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Use the nitrogen on your farm – then fertilize if needed

Alan J. Franzluebbers for Progressive Forage Published on 28 September 2017
robert Shoemaker and Jay marshall collecting soil

Have you ever wondered if the nitrogen (N) fertilizer recommendation you’ve been receiving has been accurate for your farm and for your management style?

Have you tested whether a higher application rate might enhance yield or if a lower rate might not change yield but end up saving you money? Did you know N recommendations are typically not based on soil testing? What if there was a soil test that could help refine how much N you should apply to match the goals and management style on your farm? Would you use it?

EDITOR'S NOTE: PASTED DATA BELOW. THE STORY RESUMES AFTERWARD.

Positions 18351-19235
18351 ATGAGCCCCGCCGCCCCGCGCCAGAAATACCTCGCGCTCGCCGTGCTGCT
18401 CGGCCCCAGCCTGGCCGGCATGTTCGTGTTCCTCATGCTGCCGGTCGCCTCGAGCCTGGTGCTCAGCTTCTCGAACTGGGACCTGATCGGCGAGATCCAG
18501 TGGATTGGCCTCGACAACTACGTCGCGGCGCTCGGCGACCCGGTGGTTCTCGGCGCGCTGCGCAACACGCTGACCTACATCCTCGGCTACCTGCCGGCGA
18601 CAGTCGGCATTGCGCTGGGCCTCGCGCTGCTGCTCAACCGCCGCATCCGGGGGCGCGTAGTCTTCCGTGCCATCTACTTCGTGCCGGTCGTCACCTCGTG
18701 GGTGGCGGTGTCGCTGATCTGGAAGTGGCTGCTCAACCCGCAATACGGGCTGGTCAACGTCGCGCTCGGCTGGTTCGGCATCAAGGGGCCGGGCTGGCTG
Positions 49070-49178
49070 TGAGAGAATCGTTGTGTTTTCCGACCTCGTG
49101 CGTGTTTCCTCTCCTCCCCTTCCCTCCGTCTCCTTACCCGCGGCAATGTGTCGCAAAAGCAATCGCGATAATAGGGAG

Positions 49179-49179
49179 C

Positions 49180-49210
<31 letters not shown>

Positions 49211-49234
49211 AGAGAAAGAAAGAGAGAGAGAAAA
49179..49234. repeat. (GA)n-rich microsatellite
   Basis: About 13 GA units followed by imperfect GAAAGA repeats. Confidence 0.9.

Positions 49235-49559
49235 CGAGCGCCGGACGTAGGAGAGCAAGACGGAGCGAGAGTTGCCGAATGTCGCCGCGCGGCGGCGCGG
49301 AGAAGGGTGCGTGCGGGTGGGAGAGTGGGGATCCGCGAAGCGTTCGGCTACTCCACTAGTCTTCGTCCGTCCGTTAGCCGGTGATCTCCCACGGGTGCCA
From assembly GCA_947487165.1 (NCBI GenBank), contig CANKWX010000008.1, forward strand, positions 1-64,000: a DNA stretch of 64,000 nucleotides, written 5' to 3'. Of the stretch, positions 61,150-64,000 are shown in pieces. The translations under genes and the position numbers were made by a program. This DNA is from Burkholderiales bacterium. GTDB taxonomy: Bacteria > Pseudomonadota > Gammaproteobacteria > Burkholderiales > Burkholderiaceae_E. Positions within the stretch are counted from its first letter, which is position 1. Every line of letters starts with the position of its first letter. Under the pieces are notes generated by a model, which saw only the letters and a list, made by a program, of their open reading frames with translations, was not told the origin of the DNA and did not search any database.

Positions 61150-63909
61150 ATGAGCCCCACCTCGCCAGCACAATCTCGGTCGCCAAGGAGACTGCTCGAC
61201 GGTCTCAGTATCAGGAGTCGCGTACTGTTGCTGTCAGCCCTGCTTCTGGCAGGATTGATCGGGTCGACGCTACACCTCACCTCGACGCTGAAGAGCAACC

These are the questions I, as a researcher at the USDA-Agricultural Research Service in Raleigh, North Carolina, am posing to guide a practically oriented research program on soil biological activity. I have recently worked with farmers and agency personnel in North Carolina, Virginia and surrounding states to collect soil samples and analyze them for potential soil biological activity.

Smriti Pehim Limbu and Molly Pershing prepare to run an analysis of soil biological activity.

The goal is to characterize how much N the soils are releasing to crops. This process of N release to crops is dominated by “mineralization,” i.e., the conversion of organically bound N to plant-available forms of ammonium and nitrate. The research shows clearly some soils have a much larger capacity to mineralize N than other soils.

Which soils mineralize more N?

The answer to this question is somewhat based on soil type (like sandy or clayey soils or even soil series name, such as Cecil sandy loam or Norfolk loamy sand), but not entirely. The answer is more related to how one has managed a particular parcel of land for the past few years to a decade or more.